After the operation, our patient was transferred to our intensive care unit in a stable condition. On post-operative day one, she was extubated and started on total parenteral nutrition. Then, two days later, due to respiratory distress our patient was reintubated and started on enteral tube feeding, after which she had bowel movements and was doing relatively well. On post-operative day 9, her clinical condition began to deteriorate and she was diagnosed with sepsis. A repeat CT scan of the abdomen and pelvis revealed leakage into the abdominal cavity (Figure 6). Urgent re-exploration of the abdominal cavity revealed a moderate amount of contrast material and intestinal contents in the left paracolic gutter. A perforation in the descending colon was noted. A left colectomy with transverse colostomy was performed.
Figure 6

A computed tomography (CT) scan of the abdomen and pelvis showing loculated extravasation of contrast and air consistent with a ruptured viscus.

The resected segment of colon had the same clinical and pathological features of the jejunum. After the second laparatomy our patient's condition continued to deteriorate, with respiratory and renal failure. Subsequently, her family decided to pursue palliative care only, and our patient died after withdrawal of care.

Discussion

Our report describes an unusual case of simultaneous small and large bowel non-Hodgkin's lymphoma with synchronous perforation. Tumors of the small intestine are infrequent; only 3% to 6% of gastrointestinal tumors and 1% of gastrointestinal malignances arise from the small bowel [8]. They are more common in the ileum, consistent with the higher number of lymphocytes there [9]. The frequency varies according to the geographic location and ethnic origin of the population [10]. T cell lymphomas have a lower incidence in Western countries [11]. Lymphoma is the commonest malignant disease occurring as a complication of celiac disease. Loughran et al. have also found T cell lymphomas in patients with a long history of celiac disease in the small bowel and ulcerative colitis in the colon [12]. The colon itself is an uncommon site of involvement in non-Hodgkin's lymphoma. Zighelboim and Larson [13] analyzed their 19-year experience at the Mayo clinic and found that the most common site of involvement was the cecum, 73%, followed by the rectum. Doolabh and colleagues [14] reported similar rates of cecal involvement and found that the lack of specific symptoms delayed diagnosis by one to 12 months.

The typical patient is in their fifth or sixth decade of life. The most common presenting symptoms include abdominal pain, altered bowel habits and weight loss that in some patients had persisted for months before a diagnosis was made. Other symptoms include bleeding, obstruction, perforation, and intussusceptions. No sex predominance exists. Some patients remain asymptomatic until intestinal perforation. At diagnosis the lymphoma was bulky in 65% of patients, reaching over 10 cm in 45% of cases, implying a delay in diagnosis with a possibly adverse effect on prognosis. The lack of specific complaints and the rarity of intestinal obstruction probably account for the delays in diagnosis. Early diagnosis and systemic chemotherapy may prevent the occurrence of perforation and the need for surgery.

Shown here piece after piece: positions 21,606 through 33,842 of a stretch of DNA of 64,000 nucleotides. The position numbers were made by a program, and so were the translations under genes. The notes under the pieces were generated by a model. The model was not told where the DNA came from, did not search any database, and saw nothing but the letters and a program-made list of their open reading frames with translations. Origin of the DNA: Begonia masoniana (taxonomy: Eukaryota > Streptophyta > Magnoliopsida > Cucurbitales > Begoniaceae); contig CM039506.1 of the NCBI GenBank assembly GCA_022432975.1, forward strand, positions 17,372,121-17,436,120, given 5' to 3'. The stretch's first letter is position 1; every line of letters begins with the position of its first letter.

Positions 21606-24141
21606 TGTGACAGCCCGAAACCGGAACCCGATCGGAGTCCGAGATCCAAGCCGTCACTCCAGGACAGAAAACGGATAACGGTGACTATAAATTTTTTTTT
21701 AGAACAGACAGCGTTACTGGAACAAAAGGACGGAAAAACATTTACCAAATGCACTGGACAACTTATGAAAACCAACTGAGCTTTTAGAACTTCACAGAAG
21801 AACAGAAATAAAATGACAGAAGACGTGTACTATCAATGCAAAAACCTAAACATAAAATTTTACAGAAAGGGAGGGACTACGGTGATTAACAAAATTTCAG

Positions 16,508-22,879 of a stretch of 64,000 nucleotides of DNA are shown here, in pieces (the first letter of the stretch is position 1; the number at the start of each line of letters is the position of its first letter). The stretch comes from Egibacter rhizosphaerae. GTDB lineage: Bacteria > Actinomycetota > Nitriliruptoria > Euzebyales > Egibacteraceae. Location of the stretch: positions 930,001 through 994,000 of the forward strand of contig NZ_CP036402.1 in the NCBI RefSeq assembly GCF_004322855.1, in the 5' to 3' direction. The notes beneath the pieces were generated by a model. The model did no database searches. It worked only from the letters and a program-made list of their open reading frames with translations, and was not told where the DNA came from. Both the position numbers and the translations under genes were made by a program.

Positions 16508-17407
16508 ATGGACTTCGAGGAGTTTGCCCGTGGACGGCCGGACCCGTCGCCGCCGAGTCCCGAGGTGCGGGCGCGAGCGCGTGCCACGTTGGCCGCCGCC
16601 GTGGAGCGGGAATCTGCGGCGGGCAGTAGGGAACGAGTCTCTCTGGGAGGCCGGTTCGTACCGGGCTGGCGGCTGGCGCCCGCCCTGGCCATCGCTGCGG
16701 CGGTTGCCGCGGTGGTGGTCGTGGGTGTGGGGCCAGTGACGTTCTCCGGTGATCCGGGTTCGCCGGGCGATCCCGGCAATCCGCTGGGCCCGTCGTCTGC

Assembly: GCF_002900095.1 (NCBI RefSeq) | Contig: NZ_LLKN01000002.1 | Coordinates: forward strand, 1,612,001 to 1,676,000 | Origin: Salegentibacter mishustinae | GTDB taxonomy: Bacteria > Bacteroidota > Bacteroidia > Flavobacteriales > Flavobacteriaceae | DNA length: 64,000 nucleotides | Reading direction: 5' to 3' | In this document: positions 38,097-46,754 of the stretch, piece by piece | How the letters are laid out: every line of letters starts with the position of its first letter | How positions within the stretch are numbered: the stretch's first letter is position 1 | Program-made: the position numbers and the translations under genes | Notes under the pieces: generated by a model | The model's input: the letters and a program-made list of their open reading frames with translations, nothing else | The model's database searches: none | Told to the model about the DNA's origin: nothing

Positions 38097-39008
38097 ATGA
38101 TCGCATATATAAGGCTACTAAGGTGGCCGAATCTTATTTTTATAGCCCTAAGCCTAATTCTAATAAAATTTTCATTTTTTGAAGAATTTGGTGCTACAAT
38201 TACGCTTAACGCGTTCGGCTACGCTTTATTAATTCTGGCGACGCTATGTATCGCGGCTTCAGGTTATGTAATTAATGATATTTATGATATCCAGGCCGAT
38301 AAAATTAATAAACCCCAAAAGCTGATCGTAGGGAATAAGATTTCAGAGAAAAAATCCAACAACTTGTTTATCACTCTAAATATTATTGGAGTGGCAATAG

Proposal of the Revised European and American Lymphoma (REAL) classification in 1994 generated new interest in T cell lymphomas. According to this classification, peripheral T cell lymphomas (PTCLs) are a subset of T cell lymphomas [3]. PTCL is diagnosed when tumor cells express the mature T cell antigens CD2, CD3, CD4, CD5, CD6, or CD7 on immunohistochemical staining [15]. The site of origin and clinical manifestation are also important factors in the definition of a specific clinicopathological entity of PTCL. Reported cases were mostly associated with enteropathy such as celiac disease. Intestinal T cell lymphoma usually involves the jejunum and has multiple ulcerations, often with perforation [3]. Our patient did not have associated enteropathy but did exhibit the histological features of angiocentric invasion; we think that the lymphoma in our patient might be best classified as primary intestinal lymphoma involving the proximal jejunum and descending colon.

Treatment generally includes surgery, radiation, therapy, and chemotherapy. In the treatment of high-grade intestinal T cell non-Hodgkin's lymphoma or anaplastic large cell type lymphoma, a multimodality approach is superior to surgery or chemotherapy alone. Prognostic factors include the stage at presentation, the presence of perforation, tumor resectability, histological subtype, and the use of multimodality therapy. Perforated lymphomas usually have higher tumor staging and poorer prognosis.

The clinical evolution of T cell lymphoma is aggressive, and the five-year survival rate is 25% [16]. The morbidity and mortality of intestinal lymphoma presenting with perforation is high, as the perforation may go unrecognized until shock follows peritonitis. The time interval from the onset of symptoms caused by the perforation to the time of operation can affect the outcome. Pre-operative shock is also a significant poor prognostic factor for such patients.

Conclusions

Surgeons should always be alert for the possibility of multiple sites of malignancy during laparotomy. T cell non-Hodgkin's lymphoma is a rapidly progressive malignancy that may present with surgical complications. Poor prognostic factors include advanced age, late stage disease, and a poor performance status, as well as delay and contraindication of chemotherapy. The prognosis of synchronous primary lymphoma in the small and large bowel correlates better with the depth of invasion, tumor size, and lymphadenopathy. In our patient the prognosis was always poor, especially because of the complicated post-operative course with a second perforation in the descending colon. We speculate that our patient's outcome may have been different if the lesion in the descending colon was diagnosed in the first setting and if chemotherapy had been feasible in the early post-operative course.

Consent

Written informed consent was obtained from the patient's next-of-kin for publication of this case report and any accompanying images. A copy of the written consent is available for review by the Editor-in-Chief of this journal.

Declarations

Authors’ Affiliations

(1)
Department of Surgery, Henry Ford Wyandotte Hospital
(2)
Department of Pathology, Henry Ford Wyandotte Hospital

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Copyright

© Dughayli et al; licensee BioMed Central Ltd. 2011